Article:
A federal magistrate judge yesterday ordered that Prescott Sigmund remain jailed without bond on a charge stemming from the July 12 pipe bomb explosion that critically injured his half brother in Northwest Washington.
Magistrate Judge Alan Kay also ruled that prosecutors had enough evidence to move forward with the case against Sigmund, who surrendered Nov. 9 to police in Missoula, Mont., after authorities charged him in the blast and declared him a fugitive. Sigmund had disappeared from the Washington area July 15.
According to prosecutors, Sigmund told police in Montana that he attempted to kill his father, insurance executive Donald Sigmund, in the explosion, which wounded Wright Sigmund instead.
Robert Poole, an agent with the U.S. Bureau of Alcohol, Tobacco and Firearms, testified that Wright and Donald Sigmund "are very fearful" of Prescott Sigmund.
During the hearing in U.S. District Court in Washington, Poole provided new details of the government's case. He testified that a cell phone call Sigmund made from Northwest Washington showed that he was away from his Potomac home the night of July 10 and that he could have slipped into a parking garage on Wisconsin Avenue NW and planted two pipe bombs in his father's Chevrolet Blazer. The Blazer was usually parked there.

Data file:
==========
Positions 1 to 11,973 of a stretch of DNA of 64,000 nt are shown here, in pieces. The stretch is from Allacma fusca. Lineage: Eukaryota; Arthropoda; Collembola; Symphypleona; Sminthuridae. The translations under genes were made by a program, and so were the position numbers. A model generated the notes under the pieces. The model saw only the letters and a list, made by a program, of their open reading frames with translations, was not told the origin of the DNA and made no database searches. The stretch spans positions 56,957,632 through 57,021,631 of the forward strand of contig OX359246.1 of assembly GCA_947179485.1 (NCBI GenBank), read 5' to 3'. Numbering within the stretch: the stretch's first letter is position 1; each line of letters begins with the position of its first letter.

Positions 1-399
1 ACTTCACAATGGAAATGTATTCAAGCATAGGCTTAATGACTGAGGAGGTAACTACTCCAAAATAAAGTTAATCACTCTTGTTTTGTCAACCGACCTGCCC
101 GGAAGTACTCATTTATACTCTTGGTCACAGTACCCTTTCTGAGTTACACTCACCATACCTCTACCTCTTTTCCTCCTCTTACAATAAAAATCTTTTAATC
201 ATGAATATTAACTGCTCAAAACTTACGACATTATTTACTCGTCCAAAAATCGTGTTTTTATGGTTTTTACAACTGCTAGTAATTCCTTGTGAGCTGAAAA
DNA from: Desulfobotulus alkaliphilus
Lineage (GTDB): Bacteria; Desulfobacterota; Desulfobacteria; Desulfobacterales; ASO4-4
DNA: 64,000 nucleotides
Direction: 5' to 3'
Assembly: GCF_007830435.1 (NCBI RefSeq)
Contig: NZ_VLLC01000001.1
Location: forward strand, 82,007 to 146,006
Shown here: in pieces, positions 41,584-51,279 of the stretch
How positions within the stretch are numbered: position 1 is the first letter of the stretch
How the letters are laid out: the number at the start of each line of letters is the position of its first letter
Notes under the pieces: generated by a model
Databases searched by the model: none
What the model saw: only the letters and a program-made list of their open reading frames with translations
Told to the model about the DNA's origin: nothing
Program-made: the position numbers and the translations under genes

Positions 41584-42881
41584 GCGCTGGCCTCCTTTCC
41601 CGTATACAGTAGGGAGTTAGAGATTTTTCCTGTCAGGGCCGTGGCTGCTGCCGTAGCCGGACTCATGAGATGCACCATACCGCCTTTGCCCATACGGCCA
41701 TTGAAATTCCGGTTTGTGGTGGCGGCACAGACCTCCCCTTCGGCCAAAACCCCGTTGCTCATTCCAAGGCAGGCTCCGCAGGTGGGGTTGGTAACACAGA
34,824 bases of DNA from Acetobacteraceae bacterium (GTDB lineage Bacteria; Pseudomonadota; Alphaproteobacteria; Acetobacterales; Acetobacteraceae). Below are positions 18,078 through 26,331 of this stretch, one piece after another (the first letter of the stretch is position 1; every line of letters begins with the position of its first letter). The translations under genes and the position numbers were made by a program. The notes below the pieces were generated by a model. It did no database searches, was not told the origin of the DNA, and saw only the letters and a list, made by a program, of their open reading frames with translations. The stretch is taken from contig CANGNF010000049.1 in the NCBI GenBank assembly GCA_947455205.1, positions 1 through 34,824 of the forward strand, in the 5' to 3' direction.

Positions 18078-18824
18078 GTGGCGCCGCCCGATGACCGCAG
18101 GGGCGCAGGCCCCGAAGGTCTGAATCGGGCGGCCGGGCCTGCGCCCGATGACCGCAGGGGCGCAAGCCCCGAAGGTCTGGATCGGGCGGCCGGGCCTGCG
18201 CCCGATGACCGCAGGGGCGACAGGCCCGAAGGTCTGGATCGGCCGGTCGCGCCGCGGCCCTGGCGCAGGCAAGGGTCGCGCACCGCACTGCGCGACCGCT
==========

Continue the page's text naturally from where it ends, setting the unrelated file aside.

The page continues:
Poole said investigators found copper wire in Sigmund's Potomac home that matched the wire used for the bombs. In addition, he testified, forensic tests showed that cut marks on both pieces of wire were made by the same tool.
Law enforcement authorities have said Sigmund, 35, hoped to benefit financially by killing his father, 65, and that the two had a stormy relationship. Yesterday, Poole testified that Sigmund was in "dire financial straits" and that he was fired by his father in the early 1990s for "very poor work performance."
David Bos, Sigmund's court-appointed attorney, challenged elements of the government's case and suggested that other suspects should have been examined more thoroughly. Bos asked Kay to release Sigmund on bond, saying he has "strong ties to the community" and had turned himself in when he learned of the charges.
Kay sided with Assistant U.S. Attorney Jeanne Hauch, who said Sigmund was a danger to the community and might attempt to flee if he was released before trial. Kay also said "the court cannot discount the statements made in Missoula."
Sigmund, clad in an orange prison jumpsuit, listened intently throughout the proceeding, showing little emotion. His mother, Gwendolyn Sigmund, also sat in the courtroom with a small pad of paper, occasionally jotting notes. She declined to comment later.
Sigmund is charged with interstate transportation of an explosive device with intent to injure an individual. Wright Sigmund, 21, was running an errand for his father at the time of the attack. He is undergoing extensive rehabilitation for his injuries.